Riding on France's new status in the Arab world following the Libya War, French President Nicolas Sarkozy called yesterday (21 September) for an "intermediate stage" in the recognition of Palestine by the United Nations.
Sarkozy's proposal to admit Palestine to the United Nations as an observer state, like the Vatican, is in sharp contrast with the position of the United States which said they would veto the bid by Palestinian Authority President Mahmoud Abbas for full membership.
In his speech to the UN General Assembly, Sarkozy called for "one year to reach a definitive agreement" between Israel and the Palestinians, saying the usual US-led peace process should not bypass European, Arab or other countries.
"We should not believe that one country only, be it the largest one, or that a small group of countries can solve a problem of such complexity. Too many major actors are left on the sidelines," Sarkozy said, according to a transcript, released by the Elysée.
The French President rejected the US strategy of imposing a veto to the Palestinian bid. "Let's admit the truth: who could doubt that a veto at the Security Council risks engendering a cycle of violence in the Middle East? Who could doubt it," he repeated.
"The method does not function […] Let's change the method! Let's change the spirit!" Sarkozy exclaimed.
"Must we therefore exclude an intermediate stage? Why not envisage offering Palestine the status of United Nations observer state? This would be an important step forward, and we would move at last after 60 years of immobility, of the immobility which has become the have of extremists," Sarkozy said.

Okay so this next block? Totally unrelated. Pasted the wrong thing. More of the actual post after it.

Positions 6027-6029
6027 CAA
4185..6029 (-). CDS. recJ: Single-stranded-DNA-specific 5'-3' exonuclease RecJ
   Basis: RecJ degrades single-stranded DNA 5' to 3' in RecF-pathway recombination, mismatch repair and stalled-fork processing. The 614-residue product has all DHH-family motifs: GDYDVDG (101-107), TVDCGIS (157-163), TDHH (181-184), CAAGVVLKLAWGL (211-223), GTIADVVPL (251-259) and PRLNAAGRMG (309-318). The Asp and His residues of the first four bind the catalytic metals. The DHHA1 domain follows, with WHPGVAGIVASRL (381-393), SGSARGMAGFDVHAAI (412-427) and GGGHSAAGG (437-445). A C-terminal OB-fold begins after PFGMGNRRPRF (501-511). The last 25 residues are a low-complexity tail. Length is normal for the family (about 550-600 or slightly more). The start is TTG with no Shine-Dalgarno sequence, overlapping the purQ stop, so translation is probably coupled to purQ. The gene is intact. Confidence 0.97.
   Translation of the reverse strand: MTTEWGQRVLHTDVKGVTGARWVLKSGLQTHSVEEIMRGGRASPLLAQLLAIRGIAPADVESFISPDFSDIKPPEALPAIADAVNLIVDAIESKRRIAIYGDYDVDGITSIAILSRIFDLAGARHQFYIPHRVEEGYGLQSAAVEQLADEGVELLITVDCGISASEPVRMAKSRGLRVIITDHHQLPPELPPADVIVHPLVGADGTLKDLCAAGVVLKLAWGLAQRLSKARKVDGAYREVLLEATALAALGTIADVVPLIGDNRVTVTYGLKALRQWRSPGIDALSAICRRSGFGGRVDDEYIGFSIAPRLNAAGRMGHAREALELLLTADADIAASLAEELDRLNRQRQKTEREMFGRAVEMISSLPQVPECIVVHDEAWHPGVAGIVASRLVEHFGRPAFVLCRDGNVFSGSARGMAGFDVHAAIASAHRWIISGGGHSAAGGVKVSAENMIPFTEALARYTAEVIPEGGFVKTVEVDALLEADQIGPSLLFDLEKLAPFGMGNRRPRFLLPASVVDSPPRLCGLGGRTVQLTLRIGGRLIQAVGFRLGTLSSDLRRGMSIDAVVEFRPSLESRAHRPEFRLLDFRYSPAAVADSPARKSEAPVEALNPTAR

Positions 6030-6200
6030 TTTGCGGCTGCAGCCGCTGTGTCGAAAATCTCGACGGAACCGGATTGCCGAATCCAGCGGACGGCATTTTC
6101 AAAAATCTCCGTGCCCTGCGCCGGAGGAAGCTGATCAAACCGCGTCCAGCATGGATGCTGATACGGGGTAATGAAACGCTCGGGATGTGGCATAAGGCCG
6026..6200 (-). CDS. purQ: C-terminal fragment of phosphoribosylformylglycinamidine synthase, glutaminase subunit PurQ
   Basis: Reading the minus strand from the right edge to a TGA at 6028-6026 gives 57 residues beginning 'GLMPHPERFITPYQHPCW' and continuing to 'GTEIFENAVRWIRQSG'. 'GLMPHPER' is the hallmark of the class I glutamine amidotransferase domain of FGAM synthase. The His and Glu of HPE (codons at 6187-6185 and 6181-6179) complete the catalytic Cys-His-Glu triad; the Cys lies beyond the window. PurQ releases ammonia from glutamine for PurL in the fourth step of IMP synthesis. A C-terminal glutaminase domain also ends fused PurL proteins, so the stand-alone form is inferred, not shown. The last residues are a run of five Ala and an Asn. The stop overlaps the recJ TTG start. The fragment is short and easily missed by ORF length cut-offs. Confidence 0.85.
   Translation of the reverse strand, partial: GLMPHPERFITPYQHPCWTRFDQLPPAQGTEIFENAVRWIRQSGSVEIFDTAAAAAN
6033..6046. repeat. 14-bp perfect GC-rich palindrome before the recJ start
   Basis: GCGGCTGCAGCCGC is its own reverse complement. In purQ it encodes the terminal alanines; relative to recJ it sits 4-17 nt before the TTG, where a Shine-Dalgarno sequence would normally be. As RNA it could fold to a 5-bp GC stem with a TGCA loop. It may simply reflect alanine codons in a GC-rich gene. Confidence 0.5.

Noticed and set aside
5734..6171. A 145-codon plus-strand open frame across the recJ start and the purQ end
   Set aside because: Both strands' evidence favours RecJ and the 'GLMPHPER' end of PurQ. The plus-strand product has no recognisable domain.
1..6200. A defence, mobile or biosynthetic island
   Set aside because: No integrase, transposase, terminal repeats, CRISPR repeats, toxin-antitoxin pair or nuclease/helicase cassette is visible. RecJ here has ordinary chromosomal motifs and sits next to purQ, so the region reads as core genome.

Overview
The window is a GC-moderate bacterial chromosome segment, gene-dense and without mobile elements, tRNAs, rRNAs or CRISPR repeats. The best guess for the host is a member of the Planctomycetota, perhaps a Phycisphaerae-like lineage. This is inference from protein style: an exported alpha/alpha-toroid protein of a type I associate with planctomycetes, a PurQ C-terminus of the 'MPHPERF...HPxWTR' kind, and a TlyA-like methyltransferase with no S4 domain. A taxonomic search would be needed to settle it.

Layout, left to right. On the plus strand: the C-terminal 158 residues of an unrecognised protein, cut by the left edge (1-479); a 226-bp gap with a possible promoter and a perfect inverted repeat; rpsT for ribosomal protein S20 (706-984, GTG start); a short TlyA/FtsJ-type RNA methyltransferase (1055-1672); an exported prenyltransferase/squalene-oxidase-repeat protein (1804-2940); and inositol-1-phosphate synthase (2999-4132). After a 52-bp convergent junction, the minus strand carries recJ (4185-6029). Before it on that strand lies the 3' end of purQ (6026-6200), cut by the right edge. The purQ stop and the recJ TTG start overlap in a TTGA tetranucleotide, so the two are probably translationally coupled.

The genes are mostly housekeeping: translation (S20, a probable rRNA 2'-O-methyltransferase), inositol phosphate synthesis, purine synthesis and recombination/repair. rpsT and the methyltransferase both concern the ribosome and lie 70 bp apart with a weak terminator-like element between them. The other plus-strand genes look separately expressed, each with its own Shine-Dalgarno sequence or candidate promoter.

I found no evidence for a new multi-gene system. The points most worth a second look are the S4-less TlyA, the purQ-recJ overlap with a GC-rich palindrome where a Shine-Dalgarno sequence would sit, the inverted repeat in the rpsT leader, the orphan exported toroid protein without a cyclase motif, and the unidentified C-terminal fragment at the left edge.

Under UN rules, any bid for full membership requires a recommendation from the Security Council and then a two-thirds majority in the 193-member General Assembly.
Non-member status would require only a straight majority in the General Assembly where no veto is possible. It would also give the Palestinians access to international bodies like the World Health Organisation and perhaps the International Criminal Court.
The French leader later met with US President Barack Obama who has insisted that only negotiations between Israel and the Palestinians can forge a lasting peace.
US President Obama told Mahmoud Abbas in a meeting that UN action would not lead to a Palestinian state and that the United States would veto such a move in the Security Council, the White House said.
"Peace will not come through statements and resolutions at the UN," he said. "Ultimately, it is Israelis and Palestinians – not us – who must reach agreement on the issues that divide them: on borders and security; on refugees and Jerusalem," Obama was quoted as saying.
Obama did not comment on the French leader's proposals, but Ben Rhodes, a deputy national security advisor, said Sarkozy's suggestions were "important" and "constructive," AFP reported.
A senior European Union official quoted by AP said the proposal laid out by Sarkozy matched that of EU foreign policy Chief Catherine Ashton during a meeting with EU foreign ministers on Tuesday. The official spoke on condition of anonymity because of the sensitivity of the discussions.
But it remains unclear if all EU countries align with Sarkozy's proposal, as several East European EU members tend to align with US positions on Middle East issues.
France has a five million Muslim population and some 600.000 Jews. According to French political commentators, Sarkozy's initiative should be seen in the context of the upcoming French presidential elections in May 2012.